“Betty” is Betty Carr, an 88-year-old woman who has spent the bulk of her life working to make the City of Anniston a better place. As Grand Marshal of this year’s Christmas parade, Carr has a long resume of city spirit.
“The first 18 years of my life were spent here,” she said. “My mother was from here, and my dad was from a little community called Pushmataha, Ala., down in Choctaw County.”
After attending law school at the University of Alabama, Carr’s father moved to Anniston where he and her mother married and settled down.
“My brother and I were both born and raised here in Anniston,” she said. “I love Anniston very much.”
A 1943 graduate from Anniston High School, Carr’s life has been squarely focused on empowering youth and families through her work as the former director of the YMCA for 20 years. Prior to that, she worked as the director of Camp Grandview in Montgomery, where her father, Anniston circuit judge Robert B. Carr, worked with the State Court of Appeals. After spending two more decades working with children in Talladega and later as a staffer with the Anniston Chamber of Commerce, she is now the first face you see once you enter Classic on Noble on any given day for lunch, as well as the first voice you communicate with over the phone at the Spirit of Anniston, where she also works part-time.
Before she gets ready to kick things off, Carr spoke with The Star about changes she’s seen, changes she hopes to see and Alabama football.
Q: What year did you graduate from the University of Alabama?
A: ’49. And we got beat — Auburn beat us Saturday, fair and square.
Q: You saw the game?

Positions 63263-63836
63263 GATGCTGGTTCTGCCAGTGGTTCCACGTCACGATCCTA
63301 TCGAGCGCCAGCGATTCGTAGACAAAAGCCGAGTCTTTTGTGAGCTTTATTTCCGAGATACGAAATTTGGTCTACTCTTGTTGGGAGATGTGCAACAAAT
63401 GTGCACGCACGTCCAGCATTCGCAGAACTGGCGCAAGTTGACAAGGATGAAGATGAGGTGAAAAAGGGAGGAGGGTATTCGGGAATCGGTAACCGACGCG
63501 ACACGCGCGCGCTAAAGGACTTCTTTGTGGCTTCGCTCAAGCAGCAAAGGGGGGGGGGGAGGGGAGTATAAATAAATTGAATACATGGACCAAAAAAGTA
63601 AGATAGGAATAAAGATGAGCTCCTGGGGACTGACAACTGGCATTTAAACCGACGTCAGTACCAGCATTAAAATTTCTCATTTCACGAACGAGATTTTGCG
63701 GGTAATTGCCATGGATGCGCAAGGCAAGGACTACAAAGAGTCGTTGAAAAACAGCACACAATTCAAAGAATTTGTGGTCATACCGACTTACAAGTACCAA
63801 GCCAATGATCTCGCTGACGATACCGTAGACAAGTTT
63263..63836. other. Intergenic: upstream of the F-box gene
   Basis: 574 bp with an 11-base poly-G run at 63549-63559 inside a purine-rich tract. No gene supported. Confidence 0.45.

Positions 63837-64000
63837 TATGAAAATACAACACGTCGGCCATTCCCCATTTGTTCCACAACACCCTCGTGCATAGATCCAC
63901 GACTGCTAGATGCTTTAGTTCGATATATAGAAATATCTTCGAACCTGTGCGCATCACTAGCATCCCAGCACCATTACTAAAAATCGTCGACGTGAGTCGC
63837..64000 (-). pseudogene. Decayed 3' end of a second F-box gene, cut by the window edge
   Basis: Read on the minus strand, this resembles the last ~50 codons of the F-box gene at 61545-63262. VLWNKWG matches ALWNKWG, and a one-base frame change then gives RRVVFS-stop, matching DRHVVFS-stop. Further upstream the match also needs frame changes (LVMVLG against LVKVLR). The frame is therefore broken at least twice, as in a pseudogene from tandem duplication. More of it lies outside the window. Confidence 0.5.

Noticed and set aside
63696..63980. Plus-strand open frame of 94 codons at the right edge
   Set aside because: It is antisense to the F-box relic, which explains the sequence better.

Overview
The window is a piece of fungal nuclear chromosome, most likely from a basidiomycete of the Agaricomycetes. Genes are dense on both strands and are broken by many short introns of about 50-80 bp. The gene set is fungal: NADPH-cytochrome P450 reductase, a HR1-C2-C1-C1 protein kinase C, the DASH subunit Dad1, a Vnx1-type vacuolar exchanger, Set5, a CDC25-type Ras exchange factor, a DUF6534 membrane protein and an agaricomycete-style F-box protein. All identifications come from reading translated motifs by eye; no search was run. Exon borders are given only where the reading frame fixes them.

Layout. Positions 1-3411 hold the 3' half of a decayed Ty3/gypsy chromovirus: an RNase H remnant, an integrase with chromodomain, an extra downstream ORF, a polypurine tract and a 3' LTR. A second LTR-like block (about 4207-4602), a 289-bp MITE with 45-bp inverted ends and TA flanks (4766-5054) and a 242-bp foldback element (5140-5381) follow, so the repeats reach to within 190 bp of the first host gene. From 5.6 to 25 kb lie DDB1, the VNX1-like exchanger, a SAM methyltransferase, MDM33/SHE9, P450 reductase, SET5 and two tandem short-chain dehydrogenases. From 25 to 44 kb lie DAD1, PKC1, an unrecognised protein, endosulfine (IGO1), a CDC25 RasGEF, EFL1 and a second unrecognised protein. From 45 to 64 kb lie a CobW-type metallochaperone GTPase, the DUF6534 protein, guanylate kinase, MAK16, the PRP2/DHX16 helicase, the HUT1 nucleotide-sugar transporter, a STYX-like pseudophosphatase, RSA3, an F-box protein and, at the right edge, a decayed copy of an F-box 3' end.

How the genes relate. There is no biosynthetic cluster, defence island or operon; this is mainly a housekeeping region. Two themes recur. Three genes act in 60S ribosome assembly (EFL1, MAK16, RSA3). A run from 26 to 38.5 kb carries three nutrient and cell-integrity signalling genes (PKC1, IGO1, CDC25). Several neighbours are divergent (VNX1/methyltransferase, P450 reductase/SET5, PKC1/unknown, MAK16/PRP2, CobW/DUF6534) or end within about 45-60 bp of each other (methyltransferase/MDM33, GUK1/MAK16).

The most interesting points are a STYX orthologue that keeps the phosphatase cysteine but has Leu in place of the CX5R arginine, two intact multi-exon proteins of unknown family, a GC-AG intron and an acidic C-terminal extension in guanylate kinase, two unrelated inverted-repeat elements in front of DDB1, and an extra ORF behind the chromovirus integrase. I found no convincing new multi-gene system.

A: What I do, because I can’t see the television that well, I listen to Eli Gold and turn the television volume off. I can see it enough to follow what Eli Gold is saying. I don’t know much about football, but I was a cheerleader in Anniston High School for three years. I’ve said this to many people, “Once a cheerleader, always a cheerleader.” I have to have something or someone to cheer for.
Q: So you’ve been back in Anniston for almost 50 years. What has changed the most about the city?
A: Well, of course, when the mall became so popular, so many of our retail stores here in Anniston moved to the mall. There was not as much business here on Noble Street. Gradually, Wikle’s Drugstore closed. The shops that were here when I was a child and in high school were no longer open.
Q: You’ve worked at Classic on Noble for 13 years. Do you like it?
A: I love it! They are wonderful to me. You could not ask for finer people to work for than Cathy and David Mashburn. I’m truly blessed, let me tell you. And when Angie (Shockley) asked me to be the Grand Marshal for the Christmas parade, it really made me feel tremendously humble. I’m limited to what I can do effectively and what I cannot do. I’m trying with the help of Jesus to concentrate on what I can do rather than feeling sorry for myself for what I cannot do.
Q: What are your hopes for participating in the parade?
A: It’s not about me — it’s about helping the citizens of Anniston and the industry and downtown and McClellan and moving Anniston forward in a positive way. That’s what this is all about as far as I’m concerned — the Christmas parade and all the other things Spirit of Anniston is trying to do, the city council is trying to do … many, many many people are trying to develop taskforces that will make something happen that will help us to get jobs, a better way of life ... and to lift people up instead of tearing people down. That’s what I’d like for it to do.
It just gives a more positive focus to our little city of Anniston, and I just would encourage people to come out and enjoy it, and the children to see Santa Claus, and just encourage those in the parade who are trying to lift Anniston up in a positive way.
IF YOU GO…
WHAT: Anniston’s annual Christmas parade
WHERE: Noble Street in downtown Anniston
WHEN: Monday at 6:30 p.m. (rain date Dec. 12 at 5:30 p.m.)